Since the presentation of South Africa’s National Health Insurance (NHI) Bill to parliament on 1 June 2021, confusion reigns within medical aids, health insurance companies, and the average South African, who relies on the private health sector. Even more developed nations seem split on whether their national health insurance systems are meeting their citizens’ needs. Will South Africa’s effort be able to beat the odds?
Let’s first take a look at the national health insurance pros and cons reported by countries that have already implemented them. Is such a system feasible in South Africa?
- Lower overall health care costs. The government would control the prices of medical care through negotiation and regulation. Since doctors would deal only with a single government agency, there could potentially be a decrease in administrative costs.
- Boost the economy. Greater preventative care for all may reduce the need for emergency room visits, which would in turn reduce the cost of medical care.
- Promote equality. Access to health care should be determined by an individual’s need, rather than their ability to pay the exorbitant medical fees. With lower overall health costs and standardised services, every citizen can have access to the same level of care.
- Remove health-related barriers to education. Ideally, an NHI should create improved access to testing and health care solution, specifically for children that may not get access to the full benefits of education.
- Improve social security. More widespread access to health care may prevent welfare dependency as more people could be able to maintain their health in their workplace. A National Health Insurance in South Africa may also help to support vulnerable groups like the elderly or women living in poverty.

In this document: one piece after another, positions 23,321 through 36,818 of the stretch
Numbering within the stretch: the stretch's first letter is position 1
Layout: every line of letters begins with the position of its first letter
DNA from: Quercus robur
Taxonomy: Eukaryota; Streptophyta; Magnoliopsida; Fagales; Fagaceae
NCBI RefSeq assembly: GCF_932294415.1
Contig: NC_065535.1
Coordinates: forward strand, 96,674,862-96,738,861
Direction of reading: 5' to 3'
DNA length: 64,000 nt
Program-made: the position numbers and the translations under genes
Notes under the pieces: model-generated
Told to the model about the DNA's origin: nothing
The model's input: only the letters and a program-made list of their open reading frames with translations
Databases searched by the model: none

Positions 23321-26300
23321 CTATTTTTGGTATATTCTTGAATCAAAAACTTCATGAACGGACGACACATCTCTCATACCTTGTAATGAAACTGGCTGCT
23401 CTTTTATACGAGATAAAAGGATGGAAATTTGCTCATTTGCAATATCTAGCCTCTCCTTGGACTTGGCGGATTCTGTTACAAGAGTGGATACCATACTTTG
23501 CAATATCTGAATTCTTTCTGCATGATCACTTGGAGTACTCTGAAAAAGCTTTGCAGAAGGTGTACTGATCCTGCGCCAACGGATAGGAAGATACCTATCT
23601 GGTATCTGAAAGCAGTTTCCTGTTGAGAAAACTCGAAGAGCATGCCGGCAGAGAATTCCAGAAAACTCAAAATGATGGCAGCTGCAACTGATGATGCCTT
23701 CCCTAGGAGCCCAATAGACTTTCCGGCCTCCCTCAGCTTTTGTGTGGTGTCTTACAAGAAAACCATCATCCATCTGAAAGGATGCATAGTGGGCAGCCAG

- There’s less financial incentive to stay healthy. Without co-payments, the general concern is that people might overwhelm emergency rooms and doctors.
- Healthy people pay for the sickest. According to US studies, chronic diseases make up 90% of healthcare costs. This can mean that the sickest 5% of the population create 50% of total healthcare costs, while the healthiest 50% only create 3%.
- Long wait times. Patients may face long wait periods for elective procedures as government funds would be focused on providing basic and emergency healthcare.
- Decreased quality of care. If finances aren’t comprehensive enough or managed efficiently, doctors may cut back on care to keep costs low.
- The reality of corruption. Can we rely on yet another government institution when so many of already established bodies have betrayed the public’s confidence? South Africans need look no further than the crippled condition of state-owned entities like Eskom and SAA. Sadly, this new NHI bill does nothing to assuage these fears.
What will National Health Insurance Look Like In South Africa?
The recent presentation and proposed actioning of the NHI Bill, the question posed in medical forums is: Is South Africa in the financial position to be able to fund such an effort?
For the moment, there’s a push for compromise between the two: health insurance and medical aid should still be available to cover the cost of treatments that cannot be covered under a South African national health insurance. However, once the NHI comes into full effect,
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